ITALIAN CHRISTMAS POETRY
especially Italy, in the thirteenth century. 9 For the twenty all-too-short vears of St. Francis's apostolate have passed, and a new attitude towards God and man and the world has become possible. Not that the change was due solely to St. Francis ; he was rather the supreme embodiment of the ideals and tendencies of his day than their actual creator ; but he was the spark that kindled a mighty flame. In him we reach so important a turning-point in the history of Christmas that we must linger awhile at his side.
Early Franciscanism meant above all the democratizing, the humanizing of Christianity; with it begins that "carol spirit" which is the most winning part of the Christian Christmas, the spirit which, while not forgetting the divine side of the Nativity, yet delights in its simple humanity, the spirit that links the Incarnation to the common life of the people, that brings human tenderness into religion. The faithful no longer contemplate merely a theological mystery, they are moved by affectionate devotion to the Babe of Bethlehem, realized as an actual living child, God indeed, yet feeling the cold of winter, the roughness of the manger bed.
St. Francis, it must be remembered, was not a man of high birth, but the son of a silk merchant, and his appeal was made chiefly to the traders and skilled workmen of the cities, who, in his day, were rising to importance, coming, in modern Socialist terms, to class-consciousness. The monks, although boys of low birth were sometimes admitted into the cloister, were in sympathy one with the upper classes, and monastic religion and culture were essentially aristocratic. The rise of the Franciscans meant the bringing home of Christianity to masses of town-workers, homely people, who needed a religion full of vivid humanity, and whom the pathetic story of the Nativity would peculiarly touch.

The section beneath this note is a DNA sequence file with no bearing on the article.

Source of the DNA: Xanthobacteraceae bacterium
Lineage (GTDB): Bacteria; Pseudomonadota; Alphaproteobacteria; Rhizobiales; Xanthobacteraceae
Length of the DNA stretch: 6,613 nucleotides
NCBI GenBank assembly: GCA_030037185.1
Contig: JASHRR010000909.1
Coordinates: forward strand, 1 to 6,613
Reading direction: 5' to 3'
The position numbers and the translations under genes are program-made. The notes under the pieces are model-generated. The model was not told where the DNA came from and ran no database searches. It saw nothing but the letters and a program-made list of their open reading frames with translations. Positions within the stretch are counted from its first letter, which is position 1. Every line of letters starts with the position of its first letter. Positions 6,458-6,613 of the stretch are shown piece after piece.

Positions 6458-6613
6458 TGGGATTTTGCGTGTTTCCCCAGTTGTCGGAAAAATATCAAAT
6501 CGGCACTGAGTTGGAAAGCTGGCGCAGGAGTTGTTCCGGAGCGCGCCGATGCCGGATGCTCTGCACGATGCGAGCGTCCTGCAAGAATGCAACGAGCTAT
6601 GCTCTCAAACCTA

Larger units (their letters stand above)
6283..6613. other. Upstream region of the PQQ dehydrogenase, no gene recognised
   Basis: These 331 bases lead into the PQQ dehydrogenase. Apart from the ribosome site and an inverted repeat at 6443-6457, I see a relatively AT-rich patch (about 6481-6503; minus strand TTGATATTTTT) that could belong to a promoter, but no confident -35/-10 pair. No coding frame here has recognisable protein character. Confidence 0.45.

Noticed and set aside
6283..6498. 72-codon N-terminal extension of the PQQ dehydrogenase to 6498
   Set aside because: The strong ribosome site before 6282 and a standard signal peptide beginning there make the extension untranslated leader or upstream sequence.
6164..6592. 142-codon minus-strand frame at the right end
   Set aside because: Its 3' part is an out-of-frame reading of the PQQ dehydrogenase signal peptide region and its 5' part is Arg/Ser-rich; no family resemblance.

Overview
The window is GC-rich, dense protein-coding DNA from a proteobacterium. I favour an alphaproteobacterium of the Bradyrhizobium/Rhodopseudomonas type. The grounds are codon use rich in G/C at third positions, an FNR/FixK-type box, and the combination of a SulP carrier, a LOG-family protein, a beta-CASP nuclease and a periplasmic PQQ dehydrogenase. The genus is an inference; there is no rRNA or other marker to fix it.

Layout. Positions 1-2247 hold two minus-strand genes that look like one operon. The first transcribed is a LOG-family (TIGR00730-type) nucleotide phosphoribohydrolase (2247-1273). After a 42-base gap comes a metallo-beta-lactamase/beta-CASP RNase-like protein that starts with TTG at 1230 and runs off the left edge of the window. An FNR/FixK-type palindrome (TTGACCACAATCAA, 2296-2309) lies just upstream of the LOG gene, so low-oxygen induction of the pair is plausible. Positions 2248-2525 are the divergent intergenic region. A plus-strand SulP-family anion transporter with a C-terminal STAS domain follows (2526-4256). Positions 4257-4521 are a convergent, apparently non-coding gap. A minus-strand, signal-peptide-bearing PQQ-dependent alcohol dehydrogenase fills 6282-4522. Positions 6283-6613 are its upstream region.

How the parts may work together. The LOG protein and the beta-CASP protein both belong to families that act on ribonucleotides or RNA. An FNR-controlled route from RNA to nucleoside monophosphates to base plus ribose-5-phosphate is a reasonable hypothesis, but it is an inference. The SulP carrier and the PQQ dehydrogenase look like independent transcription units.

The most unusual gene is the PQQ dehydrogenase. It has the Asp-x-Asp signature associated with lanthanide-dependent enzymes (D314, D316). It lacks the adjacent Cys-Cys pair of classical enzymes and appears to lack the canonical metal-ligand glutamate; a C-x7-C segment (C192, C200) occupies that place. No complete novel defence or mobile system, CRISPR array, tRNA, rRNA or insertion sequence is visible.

Love to man, the sense of human brotherhood—that was the great thing which St. Francis brought home to his age. The message, certainly, was not new, but he realized it with infectious intensity. The second great commandment, " Thou shalt love thy neighbour as thyself," had not indeed been forgotten by